(4.) No problem of embezzlement, willful misappropriation or theft. Fraud is the only issue.


(5.) What is fraud?


This was a clear, orderly and adequate explanation. When the judge followed it with the paragraphs quoted by Judge Tuttle there was no necessity that he reiterate what he had clearly said more than once only a few sentences and a few breaths earlier that the statute required knowing and willful conduct and knowing and willful meant intent. Throughout the instruction fraud and intent were delineated and described as separate elements. When the judge described fraud he was not required to go back and redescribe the intent element.


In my opinion, however, the supplemental instruction was reversible error. This was what the original charge was not, a discussion, in isolation, of fraud. At this stage of the proceedings the jury, not experienced in the law like judges, does need a balanced explanation. It would have required only a few sentences to point out that along with fraud there were two other elements of the offense and to note that the defendant was protected by the presumption of innocence and that guilt must be found beyond reasonable doubt. I cannot agree with Judge Rubin that the judge need not give a "balanced instruction" when he responds to a single-shot question. The risk against which the requirement of a balanced instruction protects is the possibility that question and answer, in isolation, may be misleading. It simply begs the question to conclude that, because the question is isolated, no balancing instruction is needed.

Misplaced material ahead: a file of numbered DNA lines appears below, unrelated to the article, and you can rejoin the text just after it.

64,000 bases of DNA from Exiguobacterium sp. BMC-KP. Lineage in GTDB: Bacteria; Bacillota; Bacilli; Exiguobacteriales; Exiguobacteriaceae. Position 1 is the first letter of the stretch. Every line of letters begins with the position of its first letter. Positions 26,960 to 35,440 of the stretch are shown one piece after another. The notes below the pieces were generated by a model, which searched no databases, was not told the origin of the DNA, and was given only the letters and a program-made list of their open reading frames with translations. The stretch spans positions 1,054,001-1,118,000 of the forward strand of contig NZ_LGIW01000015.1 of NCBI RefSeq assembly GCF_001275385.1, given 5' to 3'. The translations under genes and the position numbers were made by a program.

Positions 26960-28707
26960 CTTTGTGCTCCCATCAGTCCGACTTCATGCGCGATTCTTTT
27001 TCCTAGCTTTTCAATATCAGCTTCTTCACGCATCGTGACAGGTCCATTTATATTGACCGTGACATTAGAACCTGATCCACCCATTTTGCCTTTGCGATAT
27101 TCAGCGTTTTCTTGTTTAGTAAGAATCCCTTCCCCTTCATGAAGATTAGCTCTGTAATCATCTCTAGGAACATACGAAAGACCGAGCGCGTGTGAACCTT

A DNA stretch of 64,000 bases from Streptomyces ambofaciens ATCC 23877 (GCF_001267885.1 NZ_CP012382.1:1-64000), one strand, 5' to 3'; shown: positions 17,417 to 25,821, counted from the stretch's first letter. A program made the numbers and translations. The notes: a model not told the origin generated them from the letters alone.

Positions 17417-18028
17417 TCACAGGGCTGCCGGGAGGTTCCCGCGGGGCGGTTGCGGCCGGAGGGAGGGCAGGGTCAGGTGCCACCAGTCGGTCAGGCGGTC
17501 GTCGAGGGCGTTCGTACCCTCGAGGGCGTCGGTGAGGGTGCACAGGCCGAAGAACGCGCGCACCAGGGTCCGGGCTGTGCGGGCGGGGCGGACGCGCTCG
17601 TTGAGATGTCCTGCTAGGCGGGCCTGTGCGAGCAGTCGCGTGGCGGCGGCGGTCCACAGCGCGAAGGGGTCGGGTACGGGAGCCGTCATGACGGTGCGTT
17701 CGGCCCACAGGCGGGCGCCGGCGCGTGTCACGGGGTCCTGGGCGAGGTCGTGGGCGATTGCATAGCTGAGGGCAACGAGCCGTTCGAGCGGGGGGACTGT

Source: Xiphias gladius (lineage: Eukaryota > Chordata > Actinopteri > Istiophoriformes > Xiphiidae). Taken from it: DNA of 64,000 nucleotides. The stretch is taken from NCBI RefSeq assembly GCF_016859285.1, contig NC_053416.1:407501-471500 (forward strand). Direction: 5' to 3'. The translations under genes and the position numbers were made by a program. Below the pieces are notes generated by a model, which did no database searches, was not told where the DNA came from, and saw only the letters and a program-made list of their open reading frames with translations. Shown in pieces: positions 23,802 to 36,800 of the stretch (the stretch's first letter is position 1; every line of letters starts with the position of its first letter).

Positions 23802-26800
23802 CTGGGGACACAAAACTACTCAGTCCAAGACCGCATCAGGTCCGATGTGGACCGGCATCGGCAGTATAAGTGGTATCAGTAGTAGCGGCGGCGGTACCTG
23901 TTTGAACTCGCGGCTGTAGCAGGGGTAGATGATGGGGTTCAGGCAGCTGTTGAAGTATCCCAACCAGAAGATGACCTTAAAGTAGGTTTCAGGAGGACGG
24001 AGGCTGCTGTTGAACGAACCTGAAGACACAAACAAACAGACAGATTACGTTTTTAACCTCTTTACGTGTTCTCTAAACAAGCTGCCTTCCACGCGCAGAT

I do not agree with Judge Rubin's theory that as a matter of law what Meadows did, though probably "stealing," was not fraud. I have no trouble in concluding that one who goes weekly for nearly two and a half months to the pay office of an agency for which he no longer works, and thereby seeks and obtains delivery to himself of paychecks to which he is not entitled, is guilty of fraud. Judge Rubin's "man of common intelligence" does not have to guess to know this is fraud. The point might be arguable if the check had been mailed to Meadows. Here the check was turned over to his possession only because he went to the place he had no business in going, held out his hand, and somebody placed the check in it. Or perhaps he thrust his hand into a pigeonhole and extracted the check. In any event, it did not fall like manna from heaven into his surprised and innocent hand.


ALVIN B. RUBIN, Circuit Judge, dissenting in part: